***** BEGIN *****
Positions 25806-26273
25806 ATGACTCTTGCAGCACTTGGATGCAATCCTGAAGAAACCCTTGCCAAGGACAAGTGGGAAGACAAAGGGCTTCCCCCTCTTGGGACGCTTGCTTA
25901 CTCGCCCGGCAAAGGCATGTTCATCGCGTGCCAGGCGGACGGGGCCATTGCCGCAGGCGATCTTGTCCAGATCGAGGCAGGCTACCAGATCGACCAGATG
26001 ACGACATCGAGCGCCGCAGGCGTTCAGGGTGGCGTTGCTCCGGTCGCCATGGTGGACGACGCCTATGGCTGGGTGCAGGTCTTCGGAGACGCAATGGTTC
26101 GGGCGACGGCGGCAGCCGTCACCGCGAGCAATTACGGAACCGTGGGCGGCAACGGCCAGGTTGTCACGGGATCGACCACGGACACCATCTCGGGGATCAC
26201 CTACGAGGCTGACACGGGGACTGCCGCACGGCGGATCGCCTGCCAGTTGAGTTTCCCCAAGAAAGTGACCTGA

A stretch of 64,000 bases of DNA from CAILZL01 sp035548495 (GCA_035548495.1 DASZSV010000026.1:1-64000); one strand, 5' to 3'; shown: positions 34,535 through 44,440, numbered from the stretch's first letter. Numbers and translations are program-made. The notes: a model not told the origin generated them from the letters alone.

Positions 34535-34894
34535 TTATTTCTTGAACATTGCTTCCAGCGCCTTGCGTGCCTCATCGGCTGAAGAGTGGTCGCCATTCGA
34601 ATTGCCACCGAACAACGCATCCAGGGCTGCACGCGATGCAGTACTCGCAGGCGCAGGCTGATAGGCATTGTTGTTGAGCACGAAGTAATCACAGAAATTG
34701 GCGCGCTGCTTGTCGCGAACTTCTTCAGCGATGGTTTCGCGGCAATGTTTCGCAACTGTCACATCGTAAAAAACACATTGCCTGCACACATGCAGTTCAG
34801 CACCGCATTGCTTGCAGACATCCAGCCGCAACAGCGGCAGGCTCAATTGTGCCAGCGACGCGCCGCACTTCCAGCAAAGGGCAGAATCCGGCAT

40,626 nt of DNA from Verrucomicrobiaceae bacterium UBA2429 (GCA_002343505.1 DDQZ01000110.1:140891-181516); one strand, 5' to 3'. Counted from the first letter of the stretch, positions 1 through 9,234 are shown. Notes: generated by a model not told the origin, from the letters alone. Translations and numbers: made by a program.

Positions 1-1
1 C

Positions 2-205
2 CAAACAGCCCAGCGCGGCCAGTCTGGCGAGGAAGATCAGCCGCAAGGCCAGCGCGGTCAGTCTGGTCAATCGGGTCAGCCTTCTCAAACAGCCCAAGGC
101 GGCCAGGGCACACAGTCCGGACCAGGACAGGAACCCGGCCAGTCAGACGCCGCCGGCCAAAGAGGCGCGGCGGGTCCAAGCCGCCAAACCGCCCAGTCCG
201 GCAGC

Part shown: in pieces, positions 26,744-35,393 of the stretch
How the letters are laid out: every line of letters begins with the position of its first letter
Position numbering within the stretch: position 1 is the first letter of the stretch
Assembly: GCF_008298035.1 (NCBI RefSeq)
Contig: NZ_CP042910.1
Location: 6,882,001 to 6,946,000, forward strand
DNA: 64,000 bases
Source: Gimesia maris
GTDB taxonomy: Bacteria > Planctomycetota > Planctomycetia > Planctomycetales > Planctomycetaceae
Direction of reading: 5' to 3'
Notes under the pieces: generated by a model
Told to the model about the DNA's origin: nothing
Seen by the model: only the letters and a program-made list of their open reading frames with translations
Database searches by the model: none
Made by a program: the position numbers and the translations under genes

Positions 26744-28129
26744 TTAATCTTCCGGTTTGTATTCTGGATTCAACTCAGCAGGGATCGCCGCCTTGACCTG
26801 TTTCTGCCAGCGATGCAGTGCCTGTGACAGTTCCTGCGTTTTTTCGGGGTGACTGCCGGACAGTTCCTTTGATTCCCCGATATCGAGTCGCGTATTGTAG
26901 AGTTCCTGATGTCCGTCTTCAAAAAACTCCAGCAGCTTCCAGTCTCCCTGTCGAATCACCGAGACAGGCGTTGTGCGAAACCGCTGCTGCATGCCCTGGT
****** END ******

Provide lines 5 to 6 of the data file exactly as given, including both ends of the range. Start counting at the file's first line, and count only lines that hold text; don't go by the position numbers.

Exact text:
26101 GGGCGACGGCGGCAGCCGTCACCGCGAGCAATTACGGAACCGTGGGCGGCAACGGCCAGGTTGTCACGGGATCGACCACGGACACCATCTCGGGGATCAC
26201 CTACGAGGCTGACACGGGGACTGCCGCACGGCGGATCGCCTGCCAGTTGAGTTTCCCCAAGAAAGTGACCTGA